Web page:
Interest Rates Are Going Up. Now What?

by Jean Chatzky
Photograph: Illusration: Stephen Doyle

Let me predict a few things that will happen in the next year. Brad and Angelina will add another baby to their brood. The day you spend $175 getting your hair done is the day it will rain. And the variable-interest rates—on your savings account, mortgage and credit card—will go up.

OK, I admit it. That last one is a sucker’s bet. The fed funds rate—the rate at which banks lend money to one another and which is tied to every other interest rate—is about 0.20 percent. It has been there since December 16, 2008, and has nowhere to go but up. “I think the Fed will start tightening by the middle of 2011,” says Mark Zandi, chief economist at Moody’s, using insider-speak for the practice of raising interest rates. That means there’s a decent chance that today’s rates are the lowest you and I will see in our lifetime. Here’s how to take advantage of them.

If you have money in the bank

Most likely, your emergency funds are sitting in a money market account earning less than 1 percent. Don’t worry. It’s true that by comparison, five-year CDs—averaging a little under 3 percent—look like a decent deal. But when interest rates rise, if your money is stuck in a CD, you could see both rates and inflation go racing by. “Don’t lock up” your money, Zandi advises. “Some financial institutions are offering deals to get people into longer-term CDs, but I wouldn’t go out further than a year or two.”

If you want to invest in a CD, look for flexibility in the product you choose. At press time, Ally Bank ( has an 11-month CD at 1.35 percent that you can get out of at any point without penalty. ­It also offers a two-year CD at 1.95 percent that gives you one opportunity to up your rate if there’s an increase during your term.

If you want to buy a house

Now’s your chance! For one thing, prices are in the tank and are expected to continue falling through the end of the year. “The economy may not double-dip, but housing could,” says Mesirow Financial economist Diane Swonk.

Even if prices have already started climbing in your area (as they have in San Francisco and some cities in the Northeast), cheap mortgage money still makes this a great time to move. Every percentage point a mortgage rate falls is equal to a 10 percent drop in the price of a house. And as I write this, mortgage rates are lower than they’ve been in 50 years: an average of 4.62 percent on a 30-year fixed-rate loan and 3.68 percent on a five-year adjustable-rate mortgage.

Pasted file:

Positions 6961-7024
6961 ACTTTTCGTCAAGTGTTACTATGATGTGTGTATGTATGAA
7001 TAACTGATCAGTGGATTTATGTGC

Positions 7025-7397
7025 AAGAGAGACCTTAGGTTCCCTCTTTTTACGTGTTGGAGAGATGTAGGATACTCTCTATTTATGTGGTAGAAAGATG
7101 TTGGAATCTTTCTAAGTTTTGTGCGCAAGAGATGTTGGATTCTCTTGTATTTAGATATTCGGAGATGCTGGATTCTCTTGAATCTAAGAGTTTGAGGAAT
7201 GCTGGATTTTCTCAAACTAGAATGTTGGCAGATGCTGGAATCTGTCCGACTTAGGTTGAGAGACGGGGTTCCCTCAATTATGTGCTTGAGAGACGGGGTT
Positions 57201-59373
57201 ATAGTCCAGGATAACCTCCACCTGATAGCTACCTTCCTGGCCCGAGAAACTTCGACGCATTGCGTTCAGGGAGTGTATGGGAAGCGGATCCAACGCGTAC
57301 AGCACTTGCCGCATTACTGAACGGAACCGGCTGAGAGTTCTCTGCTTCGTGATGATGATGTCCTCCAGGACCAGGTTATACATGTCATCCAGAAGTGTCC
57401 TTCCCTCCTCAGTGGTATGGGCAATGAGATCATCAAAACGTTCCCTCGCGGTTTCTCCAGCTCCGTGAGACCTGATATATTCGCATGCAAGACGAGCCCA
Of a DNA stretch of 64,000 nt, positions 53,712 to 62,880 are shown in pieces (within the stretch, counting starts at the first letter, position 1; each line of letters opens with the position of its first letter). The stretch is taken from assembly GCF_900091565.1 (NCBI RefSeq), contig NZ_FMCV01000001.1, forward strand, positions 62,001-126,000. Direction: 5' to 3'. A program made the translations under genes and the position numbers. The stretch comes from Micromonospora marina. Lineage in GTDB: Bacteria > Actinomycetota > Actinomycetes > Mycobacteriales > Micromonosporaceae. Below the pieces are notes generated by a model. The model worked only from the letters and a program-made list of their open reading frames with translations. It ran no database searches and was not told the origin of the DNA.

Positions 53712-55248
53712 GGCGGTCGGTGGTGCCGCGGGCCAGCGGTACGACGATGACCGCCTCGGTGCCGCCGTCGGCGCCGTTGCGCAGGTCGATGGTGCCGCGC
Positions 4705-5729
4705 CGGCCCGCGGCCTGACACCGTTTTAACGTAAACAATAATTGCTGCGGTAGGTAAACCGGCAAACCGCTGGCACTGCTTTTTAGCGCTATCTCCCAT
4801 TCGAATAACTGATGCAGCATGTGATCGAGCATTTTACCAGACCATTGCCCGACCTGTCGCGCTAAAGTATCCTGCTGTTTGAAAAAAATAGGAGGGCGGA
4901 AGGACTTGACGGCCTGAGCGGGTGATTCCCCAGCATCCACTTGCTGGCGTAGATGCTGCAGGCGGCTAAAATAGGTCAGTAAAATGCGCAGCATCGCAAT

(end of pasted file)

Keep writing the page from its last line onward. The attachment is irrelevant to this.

If you own a home

At present, nearly 50 percent of people with 30-year fixed-rate mortgages have interest rates of 5.75 percent or higher. If rates are still below 5 percent and you plan to stay in your house longer than a few more years, refinancing may make sense. On a $300,000 mortgage, refinancing a loan at 5.75 percent into a 30-year loan at 4.8 percent means saving more than $63,000 in interest over the life of the loan.

And you may not even have to go through another closing. These days you’re used to hearing the term loan modification in relation to borrowers who are having trouble making their payments and are looking for a break. Historically, it means something else: a sort of streamlined refinancing process in which you pay several hundred dollars to your current lender to lower your rate. If your mortgage rate is anywhere in the 5.5 to 6 percent range or higher, call your lender and ask about the possibility of modifying your loan.

There are two other cases in which you should look into refinancing: (1) You have an adjustable-rate loan and plan to stay in your house. Now is your chance to lock in a mortgage with an interest rate that won’t escalate. ?(2) Your credit score has improved since you applied for your mortgage. A jump in your score from 630 to 730 would shave nearly 1½ points off your interest rate, according to

If you have a home-equity line of credit (heloc)

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